Another National Park Service landmark, Fort Pulaski is an absolute imperative on any history enthusiast’s tour of Tybee. The fort is situated on Cockspur Island and was named for Casimir Pulaski, a Polish hero who volunteered to serve during the American Revolutionary War. The fort’s construction started in 1829 and was overseen by Robert E. Lee for a period of time before its completion in 1845. Once the Civil War began, the Union siege of Savannah in April 1862 overwhelmed the fort. New gains in weaponry proved too much for the Confederate fort’s walls, and the Union took occupancy of the fallen edifice. Runaway slaves from nearby plantations joined the Union troops at the fort for some time after. They fortified the walls and helped Union captains navigate Savannah’s meandering waterways. Fort Pulaski remains an important historic site in the region and provides valuable insight into Confederate life and an untold slave narrative. Knowledgeable park rangers provide guided tours daily, and the onsite gift shop is filled with interesting, factual books about the fort and its occupants.

McQueen’s Island Trail

If you prefer a healthy dose of natural beauty along with your history, then McQueen’s Island Trail is the best island attraction for you. The breathtaking salt marshes, sandy beaches and diverting waterways seen along this trail were once inhabited by the Gaulle kingdom of Native Americans. Scholars speculate that the name Tybee was derived from a Gaulle word meaning salt meadow. Colonists settled in the 1700s, overtaking the land from the Natives, and by the late 1800s, Tybee had become a popular resort community for vacationers in the region. The isle was only accessible by steamboat prior to the construction of the Savannah and Tybee Railroad, a joint venture by Captain Daniel G. Purse and Captain John Postell. Completed in 1887, the railroad ran nearly 18 miles along a scenic path of marshland, white sand, palms and coastline. Tourists and travelers from surrounding cities in Georgia kept the railroad, which eventually became the Central of Georgia Railway, busy until 1923. That year, the beach town built the Tybee Road, which allowed visitors to access the community by automobile. This development along with the onset of the Great Depression forced the railroad to quit. Today, the McQueen’s Island Trail follows a six-mile stretch of the old line parallel to the south channel of the Savannah River. Inhabited by a diverse collection of flora and fauna, the trail is the perfect site for nature lovers who appreciate an exciting learning opportunity.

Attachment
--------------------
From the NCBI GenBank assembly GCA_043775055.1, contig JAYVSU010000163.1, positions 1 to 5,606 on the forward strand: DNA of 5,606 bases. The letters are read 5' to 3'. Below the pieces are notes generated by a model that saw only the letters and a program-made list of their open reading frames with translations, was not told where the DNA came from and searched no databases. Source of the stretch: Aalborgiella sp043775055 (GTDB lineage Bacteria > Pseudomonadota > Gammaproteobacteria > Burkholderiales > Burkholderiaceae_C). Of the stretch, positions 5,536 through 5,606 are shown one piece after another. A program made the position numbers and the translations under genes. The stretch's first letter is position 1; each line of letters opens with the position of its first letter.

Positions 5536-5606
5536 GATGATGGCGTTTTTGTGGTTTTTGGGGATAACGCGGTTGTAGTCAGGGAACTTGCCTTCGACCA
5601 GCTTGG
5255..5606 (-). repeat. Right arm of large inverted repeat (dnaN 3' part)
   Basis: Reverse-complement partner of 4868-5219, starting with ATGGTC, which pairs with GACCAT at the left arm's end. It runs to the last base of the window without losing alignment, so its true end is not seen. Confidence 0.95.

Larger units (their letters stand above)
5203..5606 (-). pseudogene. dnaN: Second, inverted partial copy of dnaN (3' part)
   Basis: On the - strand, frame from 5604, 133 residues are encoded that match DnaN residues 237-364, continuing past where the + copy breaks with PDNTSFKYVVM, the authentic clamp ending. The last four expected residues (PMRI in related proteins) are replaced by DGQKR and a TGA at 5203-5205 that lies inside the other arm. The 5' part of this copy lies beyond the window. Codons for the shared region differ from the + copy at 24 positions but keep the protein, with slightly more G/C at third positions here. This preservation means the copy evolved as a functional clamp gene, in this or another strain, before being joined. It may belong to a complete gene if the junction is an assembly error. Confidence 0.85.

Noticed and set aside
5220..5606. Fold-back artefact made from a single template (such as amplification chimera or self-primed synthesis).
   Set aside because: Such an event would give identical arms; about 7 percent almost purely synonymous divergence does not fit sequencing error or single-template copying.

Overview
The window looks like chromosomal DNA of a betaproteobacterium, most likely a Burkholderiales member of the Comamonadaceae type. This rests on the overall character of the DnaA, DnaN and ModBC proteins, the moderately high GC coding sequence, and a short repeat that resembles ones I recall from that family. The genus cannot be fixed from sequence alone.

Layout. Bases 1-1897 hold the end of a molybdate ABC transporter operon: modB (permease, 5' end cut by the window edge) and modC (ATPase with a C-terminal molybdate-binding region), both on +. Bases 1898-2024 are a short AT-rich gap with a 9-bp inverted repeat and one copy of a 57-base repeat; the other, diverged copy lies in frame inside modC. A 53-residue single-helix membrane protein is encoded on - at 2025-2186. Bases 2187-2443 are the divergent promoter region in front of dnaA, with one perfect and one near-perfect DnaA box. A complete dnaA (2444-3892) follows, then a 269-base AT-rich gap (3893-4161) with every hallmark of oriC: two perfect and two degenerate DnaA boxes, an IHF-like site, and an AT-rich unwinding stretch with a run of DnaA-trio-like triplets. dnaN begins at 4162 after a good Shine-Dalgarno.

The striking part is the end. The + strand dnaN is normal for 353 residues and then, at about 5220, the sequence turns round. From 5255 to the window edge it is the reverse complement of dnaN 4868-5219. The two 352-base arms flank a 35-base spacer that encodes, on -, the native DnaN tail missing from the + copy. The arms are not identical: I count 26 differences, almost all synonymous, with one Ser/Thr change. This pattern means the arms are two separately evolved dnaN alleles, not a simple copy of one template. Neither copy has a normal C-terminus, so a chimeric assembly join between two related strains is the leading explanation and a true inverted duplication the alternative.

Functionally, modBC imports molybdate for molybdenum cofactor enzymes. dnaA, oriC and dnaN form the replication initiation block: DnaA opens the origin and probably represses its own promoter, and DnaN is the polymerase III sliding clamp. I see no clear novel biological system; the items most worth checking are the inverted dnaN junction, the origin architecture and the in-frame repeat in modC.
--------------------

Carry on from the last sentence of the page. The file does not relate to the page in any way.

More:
Antique and Vintage Shops

Vintage shops aren’t just for hipsters. They’re great places to find interesting artifacts from the past, items that provide insight into what life was like during a certain point in history. There are three must-see shops on the island for history hunters. Seaside Sisters has a little bit of everything, and a portion of the shop is dedicated to antiquities where the keen eye can spot quirky remnants from earlier times. Fish Art Gallerie is another fun, funky shop to find artisan goods and vintage items. Vending vintage barware and fine serving accessories, Swizzle and Shake is also a good place for the history connoisseur in search of antique and vintage items. If a picture is worth a thousand words, an antique is certainly worth much more.